Patent claims typically are the delimiting language that outlines the extent of the rights granted in a patent. These rights can continue unchanged throughout the term of a patent – typically 20 years for a utility patent. Most of the time, that’s what happens. However, there are circumstances where patent claims are not the last word as to patent infringement.
Patent law allows for “intervening rights,” or rights to would-be infringers of issued patents, under two very specific circumstances. These circumstances include those when the scope of a patent is changed by either reissue or reexamination. Fairness to the would-be infringer is the essence of intervening rights. If patent claims change in scope during the life of the patent, it is fair to allow unpunished infringing activities that might otherwise be patent infringements because the would-be infringers would have had no way of predicting the final scope of the patent claims. In other words, the world is only on notice once – at the time the patent issues – for avoiding activities that may infringe the claims. Intervening rights are provided by statute and by equity.
REISSUE. In the reissue statute, 35 U.S.C. 252, two types of intervening rights are established. In a reissue, the patent owner asks the patent office to allow for additional claiming of subject matter that while supported in the original disclosure, was defectively claimed, or inadvertently not claimed. As a result, new claims, granting new and broader scope, may be added to the patent. To protect those who have relied, in good faith, on the original grant of the patent to delineate the bounds of its claims, absolute intervening rights are granted to those who, “prior to the grant of a reissue, made, purchased, offered to sell, or used unless such thing infringes a valid claim of the reissued patent which was in the original patent.” Such intervening rights are mandatory upon the court.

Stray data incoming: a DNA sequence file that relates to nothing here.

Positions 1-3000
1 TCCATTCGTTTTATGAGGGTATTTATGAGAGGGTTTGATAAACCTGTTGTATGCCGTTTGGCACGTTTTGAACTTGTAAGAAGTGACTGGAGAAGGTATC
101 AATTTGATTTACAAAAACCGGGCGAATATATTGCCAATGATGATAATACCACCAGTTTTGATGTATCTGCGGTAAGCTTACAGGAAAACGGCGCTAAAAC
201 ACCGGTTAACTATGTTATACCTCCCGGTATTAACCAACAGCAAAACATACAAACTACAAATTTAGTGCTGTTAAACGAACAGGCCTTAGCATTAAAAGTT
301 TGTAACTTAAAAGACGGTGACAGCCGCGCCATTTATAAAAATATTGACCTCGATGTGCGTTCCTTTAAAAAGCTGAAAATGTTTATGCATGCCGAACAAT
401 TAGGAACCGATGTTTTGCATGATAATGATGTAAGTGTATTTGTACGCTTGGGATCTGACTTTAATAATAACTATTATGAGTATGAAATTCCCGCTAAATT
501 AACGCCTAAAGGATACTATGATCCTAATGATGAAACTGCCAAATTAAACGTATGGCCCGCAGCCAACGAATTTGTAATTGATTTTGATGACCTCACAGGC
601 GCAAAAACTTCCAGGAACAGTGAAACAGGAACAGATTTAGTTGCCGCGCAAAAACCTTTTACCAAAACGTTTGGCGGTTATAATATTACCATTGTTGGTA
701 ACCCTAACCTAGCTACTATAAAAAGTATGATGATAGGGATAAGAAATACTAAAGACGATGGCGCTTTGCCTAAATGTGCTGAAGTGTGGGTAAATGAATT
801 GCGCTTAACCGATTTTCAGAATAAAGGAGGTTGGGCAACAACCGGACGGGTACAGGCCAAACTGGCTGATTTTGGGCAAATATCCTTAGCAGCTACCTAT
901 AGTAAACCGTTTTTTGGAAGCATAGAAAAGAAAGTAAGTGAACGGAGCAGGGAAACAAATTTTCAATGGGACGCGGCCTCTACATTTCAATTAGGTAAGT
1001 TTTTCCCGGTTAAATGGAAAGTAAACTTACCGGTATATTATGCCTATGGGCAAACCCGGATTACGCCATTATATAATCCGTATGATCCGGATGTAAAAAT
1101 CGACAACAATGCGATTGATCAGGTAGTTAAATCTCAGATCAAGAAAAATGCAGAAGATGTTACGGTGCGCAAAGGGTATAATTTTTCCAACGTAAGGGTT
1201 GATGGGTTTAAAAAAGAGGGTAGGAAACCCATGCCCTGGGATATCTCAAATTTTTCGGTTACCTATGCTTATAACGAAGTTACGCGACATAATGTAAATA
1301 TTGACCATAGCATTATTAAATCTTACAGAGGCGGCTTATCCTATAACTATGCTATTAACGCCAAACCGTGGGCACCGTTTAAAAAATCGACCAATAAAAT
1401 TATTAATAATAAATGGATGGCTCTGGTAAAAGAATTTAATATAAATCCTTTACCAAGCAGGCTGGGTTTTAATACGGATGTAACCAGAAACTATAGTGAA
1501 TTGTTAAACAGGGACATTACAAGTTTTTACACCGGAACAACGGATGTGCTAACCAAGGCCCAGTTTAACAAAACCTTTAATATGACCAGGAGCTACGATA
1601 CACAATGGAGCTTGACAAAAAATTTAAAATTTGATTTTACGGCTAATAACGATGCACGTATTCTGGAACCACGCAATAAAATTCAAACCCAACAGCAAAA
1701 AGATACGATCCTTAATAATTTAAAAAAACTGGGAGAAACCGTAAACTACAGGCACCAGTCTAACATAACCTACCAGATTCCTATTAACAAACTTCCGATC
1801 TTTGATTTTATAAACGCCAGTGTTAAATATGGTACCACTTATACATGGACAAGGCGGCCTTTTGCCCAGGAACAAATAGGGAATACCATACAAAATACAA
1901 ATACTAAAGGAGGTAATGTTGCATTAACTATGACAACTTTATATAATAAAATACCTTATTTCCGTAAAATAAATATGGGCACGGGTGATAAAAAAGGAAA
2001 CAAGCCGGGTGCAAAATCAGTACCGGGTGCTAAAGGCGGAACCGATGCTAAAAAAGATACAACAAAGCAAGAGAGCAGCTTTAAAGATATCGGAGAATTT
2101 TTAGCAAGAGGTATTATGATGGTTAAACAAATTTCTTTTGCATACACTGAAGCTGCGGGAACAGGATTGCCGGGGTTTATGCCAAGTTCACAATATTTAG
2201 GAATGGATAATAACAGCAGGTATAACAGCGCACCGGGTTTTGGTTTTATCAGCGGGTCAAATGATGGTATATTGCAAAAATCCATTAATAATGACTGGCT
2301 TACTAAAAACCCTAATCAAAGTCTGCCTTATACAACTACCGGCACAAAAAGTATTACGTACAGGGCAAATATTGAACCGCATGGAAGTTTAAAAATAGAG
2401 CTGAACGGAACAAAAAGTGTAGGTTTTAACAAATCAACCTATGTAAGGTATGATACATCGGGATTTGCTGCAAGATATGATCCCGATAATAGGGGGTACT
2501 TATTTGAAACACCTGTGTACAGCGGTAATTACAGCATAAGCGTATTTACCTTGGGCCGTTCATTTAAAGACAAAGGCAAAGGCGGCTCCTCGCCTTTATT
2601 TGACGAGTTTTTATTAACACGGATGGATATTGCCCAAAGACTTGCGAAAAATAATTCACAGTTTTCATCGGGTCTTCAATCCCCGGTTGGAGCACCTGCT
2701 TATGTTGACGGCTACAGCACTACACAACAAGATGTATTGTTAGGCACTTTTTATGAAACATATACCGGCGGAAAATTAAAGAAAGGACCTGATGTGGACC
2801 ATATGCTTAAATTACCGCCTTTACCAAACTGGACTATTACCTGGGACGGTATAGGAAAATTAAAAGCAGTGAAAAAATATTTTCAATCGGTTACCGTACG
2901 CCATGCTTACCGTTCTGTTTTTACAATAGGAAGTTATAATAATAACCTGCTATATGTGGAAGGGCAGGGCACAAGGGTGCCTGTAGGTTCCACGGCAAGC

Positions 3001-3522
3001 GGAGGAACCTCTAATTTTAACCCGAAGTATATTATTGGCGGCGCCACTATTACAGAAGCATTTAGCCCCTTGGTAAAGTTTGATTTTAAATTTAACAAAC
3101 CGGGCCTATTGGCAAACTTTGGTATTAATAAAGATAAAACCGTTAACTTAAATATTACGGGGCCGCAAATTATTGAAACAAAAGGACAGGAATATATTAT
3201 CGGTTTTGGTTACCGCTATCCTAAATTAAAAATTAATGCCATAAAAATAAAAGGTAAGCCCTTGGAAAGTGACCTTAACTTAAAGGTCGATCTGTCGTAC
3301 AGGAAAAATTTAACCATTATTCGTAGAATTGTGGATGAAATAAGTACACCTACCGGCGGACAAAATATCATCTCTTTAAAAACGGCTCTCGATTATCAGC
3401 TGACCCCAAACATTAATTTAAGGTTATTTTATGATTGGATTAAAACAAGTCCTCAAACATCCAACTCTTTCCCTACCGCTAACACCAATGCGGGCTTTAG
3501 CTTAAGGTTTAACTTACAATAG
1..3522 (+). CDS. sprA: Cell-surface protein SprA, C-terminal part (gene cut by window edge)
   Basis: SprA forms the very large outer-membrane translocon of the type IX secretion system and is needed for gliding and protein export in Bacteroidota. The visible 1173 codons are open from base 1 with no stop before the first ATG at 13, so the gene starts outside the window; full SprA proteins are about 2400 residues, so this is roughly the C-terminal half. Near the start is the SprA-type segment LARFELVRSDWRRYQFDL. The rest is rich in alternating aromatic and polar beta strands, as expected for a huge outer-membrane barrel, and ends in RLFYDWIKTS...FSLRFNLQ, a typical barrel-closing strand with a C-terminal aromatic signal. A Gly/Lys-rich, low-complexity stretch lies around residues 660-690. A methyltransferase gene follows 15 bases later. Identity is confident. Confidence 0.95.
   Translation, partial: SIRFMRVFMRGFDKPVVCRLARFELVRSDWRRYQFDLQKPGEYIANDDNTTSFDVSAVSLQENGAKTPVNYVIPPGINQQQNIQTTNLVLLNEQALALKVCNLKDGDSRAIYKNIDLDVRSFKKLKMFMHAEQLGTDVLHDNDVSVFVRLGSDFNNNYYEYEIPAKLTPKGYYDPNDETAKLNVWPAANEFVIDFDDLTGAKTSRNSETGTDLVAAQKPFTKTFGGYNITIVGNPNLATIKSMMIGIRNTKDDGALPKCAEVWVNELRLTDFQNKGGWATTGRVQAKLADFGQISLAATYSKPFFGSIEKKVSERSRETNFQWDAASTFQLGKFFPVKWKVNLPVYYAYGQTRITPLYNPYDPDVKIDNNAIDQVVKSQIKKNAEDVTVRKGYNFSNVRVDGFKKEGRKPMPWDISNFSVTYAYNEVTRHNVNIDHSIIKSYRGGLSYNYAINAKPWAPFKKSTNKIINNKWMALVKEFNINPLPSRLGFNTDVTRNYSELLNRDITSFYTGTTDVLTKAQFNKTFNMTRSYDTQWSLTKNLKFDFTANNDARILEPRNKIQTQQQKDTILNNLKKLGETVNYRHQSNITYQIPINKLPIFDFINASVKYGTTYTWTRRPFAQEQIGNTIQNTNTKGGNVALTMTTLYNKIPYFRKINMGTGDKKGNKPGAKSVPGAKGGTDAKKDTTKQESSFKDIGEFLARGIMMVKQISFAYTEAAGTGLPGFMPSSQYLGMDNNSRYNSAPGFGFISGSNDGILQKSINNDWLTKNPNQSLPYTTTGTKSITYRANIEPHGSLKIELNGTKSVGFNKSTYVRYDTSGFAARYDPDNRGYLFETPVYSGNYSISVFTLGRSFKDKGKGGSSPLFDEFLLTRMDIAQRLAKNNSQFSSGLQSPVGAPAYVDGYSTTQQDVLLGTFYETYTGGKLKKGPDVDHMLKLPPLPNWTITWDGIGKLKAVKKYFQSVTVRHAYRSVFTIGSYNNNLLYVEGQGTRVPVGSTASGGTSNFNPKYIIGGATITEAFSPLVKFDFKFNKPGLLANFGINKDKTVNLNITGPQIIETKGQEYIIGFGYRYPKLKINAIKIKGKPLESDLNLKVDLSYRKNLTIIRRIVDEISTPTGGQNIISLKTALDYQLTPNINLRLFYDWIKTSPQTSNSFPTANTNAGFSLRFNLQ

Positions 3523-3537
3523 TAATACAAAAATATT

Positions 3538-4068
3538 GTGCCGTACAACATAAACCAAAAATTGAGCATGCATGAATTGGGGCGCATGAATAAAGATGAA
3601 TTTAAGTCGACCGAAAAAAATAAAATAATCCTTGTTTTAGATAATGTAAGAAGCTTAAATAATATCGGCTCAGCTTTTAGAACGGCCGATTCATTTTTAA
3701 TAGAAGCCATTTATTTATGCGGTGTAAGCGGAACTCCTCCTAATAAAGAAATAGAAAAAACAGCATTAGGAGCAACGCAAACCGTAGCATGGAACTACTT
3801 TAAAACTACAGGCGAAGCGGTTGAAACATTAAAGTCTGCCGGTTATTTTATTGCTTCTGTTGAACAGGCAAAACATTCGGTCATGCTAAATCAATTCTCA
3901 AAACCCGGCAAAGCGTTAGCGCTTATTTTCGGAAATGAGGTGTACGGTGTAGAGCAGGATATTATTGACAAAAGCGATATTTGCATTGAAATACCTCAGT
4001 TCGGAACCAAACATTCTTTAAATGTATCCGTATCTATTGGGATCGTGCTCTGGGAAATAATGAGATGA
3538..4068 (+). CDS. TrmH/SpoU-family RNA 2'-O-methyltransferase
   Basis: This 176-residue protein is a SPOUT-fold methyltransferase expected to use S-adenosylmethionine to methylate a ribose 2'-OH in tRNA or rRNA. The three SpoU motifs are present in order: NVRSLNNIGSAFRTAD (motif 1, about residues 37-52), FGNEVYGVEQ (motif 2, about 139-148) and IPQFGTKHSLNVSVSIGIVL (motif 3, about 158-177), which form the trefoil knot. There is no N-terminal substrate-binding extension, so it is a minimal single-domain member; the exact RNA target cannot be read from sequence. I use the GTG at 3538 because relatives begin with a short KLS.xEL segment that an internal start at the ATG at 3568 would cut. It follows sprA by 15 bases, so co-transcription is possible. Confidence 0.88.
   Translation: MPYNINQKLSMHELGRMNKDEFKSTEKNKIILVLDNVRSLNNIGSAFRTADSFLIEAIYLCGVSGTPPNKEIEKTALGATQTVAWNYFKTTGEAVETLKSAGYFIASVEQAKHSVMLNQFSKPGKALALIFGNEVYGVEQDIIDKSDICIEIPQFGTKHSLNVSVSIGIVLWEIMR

A second class of intervening rights, equitable intervening rights, is extended even to those who made “substantial preparation” to practice an aspect of the invention later barred by a new claim in the reissue. These equitable intervening rights are within the discretion of the court.
The difference between absolute and equitable rights can be important in an infringement defense. Equitable rights, the weaker of the two intervening rights, are an affirmative defense and are waived if not pleaded, or at least raised, at trial during the liability phase of the lawsuit. Contrarily, failure to raise the issue of absolute intervening rights is not a waiver of those rights; these rights can be raised even after the liability phase of a patent lawsuit has concluded.
REEXAMINATION. 35 U.S.C. S 307(b) provides for intervening rights following reexamination. A reexamination re-opens a patent to new scrutiny by the patent office, and existing claims may be lost, or new claims approved. If a claim is amended, or a new claim allowed, the effect is similar to that of a reissue patent. Absolute rights are granted to those actually practicing an activity infringing a new claim, while equitable rights are granted to those who may have made “substantial preparations” to do so.